TIME's Most Influential People of 2019 Excludes Music's Most Influential Genre
TIME Magazine’s annual list of most influential people has been on the tip of the cultural zeitgeist for 20 years, with this year’s artist inductees including Ariana Grande, BTS and Khalid. While many other publications have resisted hip-hop’s ascendance to its status as the biggest music phenomenon in the country, over the years TIME has consistently acknowledged the influence of the genre’s biggest pioneers like Jay-Z, Kanye West, OutKast and Kendrick Lamar. Last year, Cardi B made the list. However, according to TIME, such influence has come to a halt in 2019 as not one figure in the hip-hop industry graced this year’s list.
The snubs are only amplified by the way TIME seemed to tiptoe all around hip hop and inadvertently acknowledge its influence with the other artists listed this year. BTS’s style, dance and flow all lift from hip-hop culture. Not knowing much about the culture, the group was even tutored by rap icons like Coolio and Warren G on a reality show called BTS American Hustle Life. Ariana Grande has long been the subject of debate over how much of her genre bending music crosses into exploitation. Both have been accused of the appropriation of black culture, making the absence of artists that contribute to the cultures they both benefit from that much more significant.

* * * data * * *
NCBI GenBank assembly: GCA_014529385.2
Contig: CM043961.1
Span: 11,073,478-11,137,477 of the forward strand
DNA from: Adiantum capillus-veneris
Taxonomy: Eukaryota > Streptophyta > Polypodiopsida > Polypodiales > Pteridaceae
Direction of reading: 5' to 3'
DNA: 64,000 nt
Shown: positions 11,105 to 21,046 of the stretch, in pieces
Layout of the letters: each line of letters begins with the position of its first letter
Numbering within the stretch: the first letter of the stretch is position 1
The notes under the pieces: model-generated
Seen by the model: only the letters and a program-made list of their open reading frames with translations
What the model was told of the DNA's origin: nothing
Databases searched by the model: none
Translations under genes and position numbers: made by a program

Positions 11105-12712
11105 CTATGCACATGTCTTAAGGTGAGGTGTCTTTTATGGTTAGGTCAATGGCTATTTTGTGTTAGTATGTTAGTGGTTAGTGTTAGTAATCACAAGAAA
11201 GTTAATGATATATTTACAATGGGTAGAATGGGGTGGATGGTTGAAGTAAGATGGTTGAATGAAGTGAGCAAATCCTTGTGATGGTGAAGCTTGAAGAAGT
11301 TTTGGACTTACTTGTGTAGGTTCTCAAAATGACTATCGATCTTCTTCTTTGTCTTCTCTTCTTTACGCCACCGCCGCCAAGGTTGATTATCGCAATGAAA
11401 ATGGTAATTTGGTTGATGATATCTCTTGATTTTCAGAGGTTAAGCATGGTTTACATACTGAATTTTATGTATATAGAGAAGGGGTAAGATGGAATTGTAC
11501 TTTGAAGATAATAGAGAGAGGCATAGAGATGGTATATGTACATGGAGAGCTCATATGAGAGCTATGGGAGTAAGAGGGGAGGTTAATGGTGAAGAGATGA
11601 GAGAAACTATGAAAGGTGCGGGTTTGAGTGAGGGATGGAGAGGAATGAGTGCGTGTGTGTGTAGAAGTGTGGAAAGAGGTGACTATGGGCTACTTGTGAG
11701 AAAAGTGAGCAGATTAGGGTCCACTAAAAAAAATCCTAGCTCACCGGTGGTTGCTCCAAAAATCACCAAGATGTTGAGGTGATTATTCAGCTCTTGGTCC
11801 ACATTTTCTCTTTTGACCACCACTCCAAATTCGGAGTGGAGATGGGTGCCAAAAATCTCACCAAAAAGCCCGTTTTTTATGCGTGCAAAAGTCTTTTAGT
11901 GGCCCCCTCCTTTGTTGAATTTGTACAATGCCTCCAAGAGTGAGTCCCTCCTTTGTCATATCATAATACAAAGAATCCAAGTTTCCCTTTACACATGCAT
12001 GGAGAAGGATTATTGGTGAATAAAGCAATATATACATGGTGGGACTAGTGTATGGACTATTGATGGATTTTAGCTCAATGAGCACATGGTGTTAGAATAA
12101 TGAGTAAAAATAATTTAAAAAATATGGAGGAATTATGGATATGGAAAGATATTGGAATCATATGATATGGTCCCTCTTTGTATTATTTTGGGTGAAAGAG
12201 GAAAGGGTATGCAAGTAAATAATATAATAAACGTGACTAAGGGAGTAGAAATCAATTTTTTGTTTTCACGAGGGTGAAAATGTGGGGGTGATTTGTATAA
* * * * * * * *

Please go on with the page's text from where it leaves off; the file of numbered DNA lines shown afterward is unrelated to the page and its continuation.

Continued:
Hip-hop’s influence stretches far beyond music, with artists spearheading awareness and initiatives for various issues like police brutality, prison reform, and immigration. Hip-hop artists are entrepreneurs, fashion icons and have permanently changed pop culture. So why the sudden hesitance? Since the release of the last 100 Most Influential list in April of 2018, the genre has continued to dominate pop culture. Meek Mill’s release from prison and subsequent evolution to social justice warrior, Kanye’s continuous controversy and the release of Ye, Jay-Z and Beyonce’s joint album as well as Beychella (!) are a few of the many events that shaped this year’s cultural landscape.
I guess getting hip-hop back on TIME’s radar is yet another thing to keep our fingers crossed for in 2020.
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